This Question Quickly Predicts A Person’s Risk Of Serious Mental Illness

The question predicts depression, anxiety and substance abuse risk.

The question predicts depression, anxiety and substance abuse risk.

Questions about a person’s family history of mental illness are one of the quickest ways of predicting their risk of mental illness.

A 30-minute questionnaire about family history of depression, anxiety and substance abuse can predict approximate risk and severity for people, research finds.

Mental illnesses are among the most heritable disorders, so the result comes as no surprise.

However, the fact that the severity of people’s mental illness could be predicted is more novel.

Professor Terrie Moffitt, the study’s first author, said:

“There are lots of kids with behavior problems who may outgrow them on their own without medication, versus the minority with mental illnesses that need treatment.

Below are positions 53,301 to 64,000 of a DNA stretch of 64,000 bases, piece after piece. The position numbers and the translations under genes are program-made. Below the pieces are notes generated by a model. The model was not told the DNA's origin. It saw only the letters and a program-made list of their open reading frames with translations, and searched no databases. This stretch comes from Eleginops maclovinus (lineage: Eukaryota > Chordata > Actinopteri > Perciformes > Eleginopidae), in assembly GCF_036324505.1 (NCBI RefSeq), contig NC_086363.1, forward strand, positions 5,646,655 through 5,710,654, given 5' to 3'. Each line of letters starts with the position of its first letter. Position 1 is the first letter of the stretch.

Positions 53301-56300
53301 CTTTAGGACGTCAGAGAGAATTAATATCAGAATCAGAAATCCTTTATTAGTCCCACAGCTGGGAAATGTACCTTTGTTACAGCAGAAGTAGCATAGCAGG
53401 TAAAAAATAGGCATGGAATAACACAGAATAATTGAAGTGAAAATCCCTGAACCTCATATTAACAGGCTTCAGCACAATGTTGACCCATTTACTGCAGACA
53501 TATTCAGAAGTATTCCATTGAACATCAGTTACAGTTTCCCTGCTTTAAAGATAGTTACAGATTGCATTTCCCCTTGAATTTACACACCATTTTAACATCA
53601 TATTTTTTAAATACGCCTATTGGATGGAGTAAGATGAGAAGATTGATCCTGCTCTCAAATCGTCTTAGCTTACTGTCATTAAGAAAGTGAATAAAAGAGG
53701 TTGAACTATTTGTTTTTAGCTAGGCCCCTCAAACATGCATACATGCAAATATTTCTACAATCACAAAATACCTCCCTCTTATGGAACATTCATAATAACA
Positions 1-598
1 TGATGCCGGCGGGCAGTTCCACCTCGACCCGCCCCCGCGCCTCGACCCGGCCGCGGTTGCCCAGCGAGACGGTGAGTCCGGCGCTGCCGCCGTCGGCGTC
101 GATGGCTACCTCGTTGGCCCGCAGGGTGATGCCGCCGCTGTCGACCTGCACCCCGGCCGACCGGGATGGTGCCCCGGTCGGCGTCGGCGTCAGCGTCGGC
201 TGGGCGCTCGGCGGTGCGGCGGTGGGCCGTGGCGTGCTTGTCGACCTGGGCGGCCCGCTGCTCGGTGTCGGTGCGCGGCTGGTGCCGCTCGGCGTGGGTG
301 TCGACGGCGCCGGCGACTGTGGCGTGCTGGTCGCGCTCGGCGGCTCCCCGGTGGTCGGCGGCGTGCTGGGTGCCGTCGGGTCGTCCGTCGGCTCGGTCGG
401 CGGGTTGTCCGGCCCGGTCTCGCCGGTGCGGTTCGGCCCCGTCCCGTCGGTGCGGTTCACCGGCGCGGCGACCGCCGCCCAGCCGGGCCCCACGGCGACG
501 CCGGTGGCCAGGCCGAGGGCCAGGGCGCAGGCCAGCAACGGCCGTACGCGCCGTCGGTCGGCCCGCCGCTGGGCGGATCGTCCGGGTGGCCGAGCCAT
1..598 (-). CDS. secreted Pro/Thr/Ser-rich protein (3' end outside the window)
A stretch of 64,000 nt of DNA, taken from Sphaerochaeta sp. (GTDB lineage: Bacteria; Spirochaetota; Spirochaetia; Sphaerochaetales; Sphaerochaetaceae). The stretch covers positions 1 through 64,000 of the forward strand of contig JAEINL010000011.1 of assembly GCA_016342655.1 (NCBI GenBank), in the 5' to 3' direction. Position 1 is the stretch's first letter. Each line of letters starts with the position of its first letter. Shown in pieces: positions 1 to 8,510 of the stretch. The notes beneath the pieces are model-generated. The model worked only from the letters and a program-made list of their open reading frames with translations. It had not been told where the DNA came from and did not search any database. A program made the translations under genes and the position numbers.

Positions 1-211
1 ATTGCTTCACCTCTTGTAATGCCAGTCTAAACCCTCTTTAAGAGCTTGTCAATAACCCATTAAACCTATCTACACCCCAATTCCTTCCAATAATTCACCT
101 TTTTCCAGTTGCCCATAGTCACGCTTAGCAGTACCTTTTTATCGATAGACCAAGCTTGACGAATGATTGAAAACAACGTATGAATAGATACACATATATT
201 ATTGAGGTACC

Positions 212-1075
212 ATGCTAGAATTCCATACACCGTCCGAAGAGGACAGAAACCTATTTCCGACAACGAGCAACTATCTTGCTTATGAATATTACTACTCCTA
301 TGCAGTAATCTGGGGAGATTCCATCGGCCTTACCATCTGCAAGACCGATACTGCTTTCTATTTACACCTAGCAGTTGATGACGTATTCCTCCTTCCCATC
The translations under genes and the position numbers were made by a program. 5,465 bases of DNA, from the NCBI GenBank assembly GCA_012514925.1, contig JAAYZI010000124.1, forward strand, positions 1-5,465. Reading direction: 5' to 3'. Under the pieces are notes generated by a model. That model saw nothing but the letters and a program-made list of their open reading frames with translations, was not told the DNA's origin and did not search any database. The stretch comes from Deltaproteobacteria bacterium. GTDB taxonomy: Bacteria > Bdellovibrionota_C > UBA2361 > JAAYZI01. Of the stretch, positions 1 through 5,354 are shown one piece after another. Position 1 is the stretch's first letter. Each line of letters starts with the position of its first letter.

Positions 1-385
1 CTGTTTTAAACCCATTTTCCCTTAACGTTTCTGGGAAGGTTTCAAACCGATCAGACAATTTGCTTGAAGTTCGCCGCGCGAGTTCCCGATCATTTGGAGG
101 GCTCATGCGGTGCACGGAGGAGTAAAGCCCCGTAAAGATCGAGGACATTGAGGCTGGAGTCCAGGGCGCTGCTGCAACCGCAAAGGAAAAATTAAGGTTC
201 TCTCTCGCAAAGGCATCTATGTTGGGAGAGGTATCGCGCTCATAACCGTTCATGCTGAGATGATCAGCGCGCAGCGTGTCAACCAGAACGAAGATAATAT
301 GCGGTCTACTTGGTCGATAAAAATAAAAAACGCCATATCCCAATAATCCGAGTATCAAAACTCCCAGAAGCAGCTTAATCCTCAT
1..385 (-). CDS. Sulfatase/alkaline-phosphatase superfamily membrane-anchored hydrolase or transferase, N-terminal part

Family history is the quickest and cheapest way to sort that out.”

The study examined 981 New Zealanders born in a single hospital in 1972 and 1973.

In what is known as the ‘Dunedin study’, these children have been tracked since they were 3-years-old.

The researchers found that more severe family histories of depression, anxiety, and substance dependence predicted worse mental health problems in the future.

The more severe the family history, the more severe the children’s problems.

Because of the stigma attached to mental health problems, it can be difficult to get someone’s family history.

The study’s authors suggest a more indirect line of questioning:

“Has anyone on the list of family members ever had a sudden spell or attack in which they felt panicked?” If the interviewee came up with a name, they were then asked, “Did this person have several attacks of extreme fear or panic, even though there was nothing to be afraid of?”

The study was published in the journal Psychological Medicine (Moffitt et al., 2007).

Author: Dr Jeremy Dean

Psychologist, Jeremy Dean, PhD is the founder and author of PsyBlog. He holds a doctorate in psychology from University College London and two other advanced degrees in psychology. He has been writing about scientific research on PsyBlog since 2004.

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